• matt_quelchmatt_quelch Member Posts: 6
    Having had another read through your thread, another point to keep in mind is that when you are working with files in SSMS, the files you use and reference are being accessed on the server and by the user account that runs the SQL Server service.

    So even though you can see and access the file yourself in Windows, that doesn't always mean SQL can see and indeed read it as well! Just one to bear in mind :)
  • hamadzaherhamadzaher Member Posts: 1
    The repair method attempts to recover only the tables, indexes and queries in the database. Do not attempt to repair damaged forms, reports, macros and modules. Before executing the Compact and Repair tool, please ensure the following condition:

    1. Do not open Access database must closed
    2. Sufficient storage space available - minimum double in size of your Access database on that Disk.
    3. Close the .mdb file related to .ldb file before you delete the .ldb file.
    4. Then Run the Compact and Repair tool

    Recommended actions for corrupt or suspect databases is a guide below and informative threads with bonus solution, which created for very complicated cases with .mdf files
    https://www.openfiletool.com/mdfopen.html MDF Open File Tool
  • samuelwellsasamuelwellsa Member Posts: 1

    There are multiple manual techniques available, which helps you to repair your corrupted MS SQL database files. Some manual solutions are listed below such as

    * Using DBCC CHECKDB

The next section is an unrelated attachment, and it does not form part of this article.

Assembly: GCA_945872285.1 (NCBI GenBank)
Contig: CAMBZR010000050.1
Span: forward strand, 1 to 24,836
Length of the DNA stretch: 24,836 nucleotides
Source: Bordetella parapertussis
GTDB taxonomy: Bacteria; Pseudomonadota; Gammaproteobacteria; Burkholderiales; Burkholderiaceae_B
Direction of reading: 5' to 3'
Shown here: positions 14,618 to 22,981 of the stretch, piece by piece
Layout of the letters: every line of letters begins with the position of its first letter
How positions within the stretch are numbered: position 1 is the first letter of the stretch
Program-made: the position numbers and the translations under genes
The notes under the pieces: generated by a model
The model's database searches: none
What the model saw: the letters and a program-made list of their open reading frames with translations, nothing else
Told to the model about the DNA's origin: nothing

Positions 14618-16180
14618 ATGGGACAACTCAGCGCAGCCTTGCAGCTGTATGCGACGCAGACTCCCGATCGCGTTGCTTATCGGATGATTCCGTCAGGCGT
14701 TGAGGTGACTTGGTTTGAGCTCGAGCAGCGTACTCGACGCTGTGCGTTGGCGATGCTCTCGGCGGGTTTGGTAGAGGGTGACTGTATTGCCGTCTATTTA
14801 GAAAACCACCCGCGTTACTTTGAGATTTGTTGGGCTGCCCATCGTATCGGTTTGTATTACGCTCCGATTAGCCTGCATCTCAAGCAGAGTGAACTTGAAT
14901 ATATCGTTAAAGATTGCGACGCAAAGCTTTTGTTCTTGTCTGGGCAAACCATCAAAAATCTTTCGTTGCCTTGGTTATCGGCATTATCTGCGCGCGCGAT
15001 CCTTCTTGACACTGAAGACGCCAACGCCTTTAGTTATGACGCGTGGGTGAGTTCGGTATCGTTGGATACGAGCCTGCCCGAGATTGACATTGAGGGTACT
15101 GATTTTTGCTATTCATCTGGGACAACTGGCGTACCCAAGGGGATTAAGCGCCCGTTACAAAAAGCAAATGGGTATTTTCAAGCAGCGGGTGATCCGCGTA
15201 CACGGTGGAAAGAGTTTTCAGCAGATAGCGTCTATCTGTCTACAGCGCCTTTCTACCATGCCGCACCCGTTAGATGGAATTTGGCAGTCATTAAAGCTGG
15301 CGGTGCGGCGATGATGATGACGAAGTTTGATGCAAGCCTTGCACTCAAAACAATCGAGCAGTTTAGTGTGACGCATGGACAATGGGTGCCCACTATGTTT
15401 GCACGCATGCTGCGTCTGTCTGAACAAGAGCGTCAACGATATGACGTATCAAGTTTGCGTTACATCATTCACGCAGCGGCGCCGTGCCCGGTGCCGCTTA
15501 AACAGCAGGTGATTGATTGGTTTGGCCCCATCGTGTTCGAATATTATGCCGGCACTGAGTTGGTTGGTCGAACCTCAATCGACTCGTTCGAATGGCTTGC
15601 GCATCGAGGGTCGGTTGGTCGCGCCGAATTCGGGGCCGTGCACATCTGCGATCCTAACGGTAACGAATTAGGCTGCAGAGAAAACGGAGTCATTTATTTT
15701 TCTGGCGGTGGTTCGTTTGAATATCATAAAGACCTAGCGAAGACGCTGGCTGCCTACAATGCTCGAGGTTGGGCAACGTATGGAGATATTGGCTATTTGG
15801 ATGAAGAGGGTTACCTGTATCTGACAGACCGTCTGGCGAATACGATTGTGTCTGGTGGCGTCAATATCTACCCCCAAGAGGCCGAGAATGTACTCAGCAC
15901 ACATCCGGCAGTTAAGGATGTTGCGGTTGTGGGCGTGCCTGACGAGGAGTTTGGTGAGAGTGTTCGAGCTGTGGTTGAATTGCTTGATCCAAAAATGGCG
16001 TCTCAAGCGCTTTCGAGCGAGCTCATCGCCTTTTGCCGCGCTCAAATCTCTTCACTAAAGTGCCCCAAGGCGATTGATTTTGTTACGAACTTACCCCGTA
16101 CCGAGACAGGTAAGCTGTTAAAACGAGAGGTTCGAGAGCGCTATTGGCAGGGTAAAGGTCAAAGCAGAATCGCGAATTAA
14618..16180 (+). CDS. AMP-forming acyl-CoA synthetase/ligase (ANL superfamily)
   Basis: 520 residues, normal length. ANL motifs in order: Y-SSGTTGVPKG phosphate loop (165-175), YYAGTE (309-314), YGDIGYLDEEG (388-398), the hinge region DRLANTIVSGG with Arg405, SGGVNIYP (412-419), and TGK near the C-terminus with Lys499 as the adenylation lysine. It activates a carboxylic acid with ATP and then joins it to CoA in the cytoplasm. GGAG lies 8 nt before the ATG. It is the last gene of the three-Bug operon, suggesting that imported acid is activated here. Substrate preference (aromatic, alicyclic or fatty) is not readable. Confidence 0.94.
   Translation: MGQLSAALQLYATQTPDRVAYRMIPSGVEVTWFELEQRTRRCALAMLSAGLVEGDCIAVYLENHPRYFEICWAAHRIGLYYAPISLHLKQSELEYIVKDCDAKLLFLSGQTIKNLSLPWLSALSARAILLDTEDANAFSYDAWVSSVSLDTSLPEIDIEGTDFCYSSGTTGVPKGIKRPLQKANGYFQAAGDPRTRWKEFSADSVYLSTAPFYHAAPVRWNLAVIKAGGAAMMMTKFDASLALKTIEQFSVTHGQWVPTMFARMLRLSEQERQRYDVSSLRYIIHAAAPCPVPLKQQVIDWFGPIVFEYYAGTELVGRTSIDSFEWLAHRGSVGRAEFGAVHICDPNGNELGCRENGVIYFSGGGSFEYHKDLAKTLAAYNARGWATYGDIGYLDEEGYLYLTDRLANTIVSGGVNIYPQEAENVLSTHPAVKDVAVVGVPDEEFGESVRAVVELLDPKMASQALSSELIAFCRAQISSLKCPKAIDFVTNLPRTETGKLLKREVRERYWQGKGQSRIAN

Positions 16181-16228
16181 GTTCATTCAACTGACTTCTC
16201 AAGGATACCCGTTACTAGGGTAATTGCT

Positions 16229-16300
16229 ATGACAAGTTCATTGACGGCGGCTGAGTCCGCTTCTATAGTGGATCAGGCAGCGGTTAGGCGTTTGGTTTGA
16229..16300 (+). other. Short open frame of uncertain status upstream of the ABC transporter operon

* Using MS SQL Server Management Studio

    Check here the step by step solution to repair corrupted MS SQL database files. Visit: http://www.filesrecoverytool.com/sql-database-repair.html
  • jeremyscastongsjeremyscastongs Member Posts: 1
    Advanced algorithm that can be used to repair corrupt database of SQL MDF file. This tool is also capable to recover deleted tables and records of SQL tables with original format. Go through- http://www.recoverydeletedfiles.com/sql-database-recovery-software.html

  • shinyvictorshinyvictor Member Posts: 1
    When executing this, getting error Device not ready

    EXEC sp_attach_single_file_db @dbname=’TestDb’,

    Msg 5133, Level 16, State 1, Line 1 Cloud Computing Training in Chennai
    Directory lookup for the file “D:\Temp.mdf” failed with the operating system error 21(The device is not ready.).

    How to resolve? Dot net Training in Chennai

    Linux Training in Chennai | Salesforce training in Chennai
  • SieneskilSieneskil Member Posts: 1
    There's not really a gentle way to say this: Stop doing that. The GUI is full of bugs and bad defaults; more importantly, unless you take a screencast, we have no way to identify exactly what steps you're taking as you point and click your way through the GUI.
  • RobinShanabRobinShanab Member Posts: 1
    There's not really a gentle way to say this: Stop doing that. The GUI is full of bugs and bad defaults; more importantly, unless you take a screencast, we have no way to identify exactly what steps you're taking as you point and click your way through the GUI.

    Log in as a system administrator (preferably the sa account). If you're not a system administrator, or have lost the sa password, see this tip to get it back.

    Make sure both files are in this location (you should never be pointing SQL Server at user folders like ...\Jason Kurant\...):

    Well, they are not the same. This is similar to saying you want to use your tractor in a Nascar race, but drive it the same way you drive it on the farm, and expect to win. If you want to use SQL Server, you need to sit down and learn how SQL Server works, and forget about Access.

    There is one more reason which is corruption in MDF file. To repair the corrupt MDF file, you can use SQL database repair software.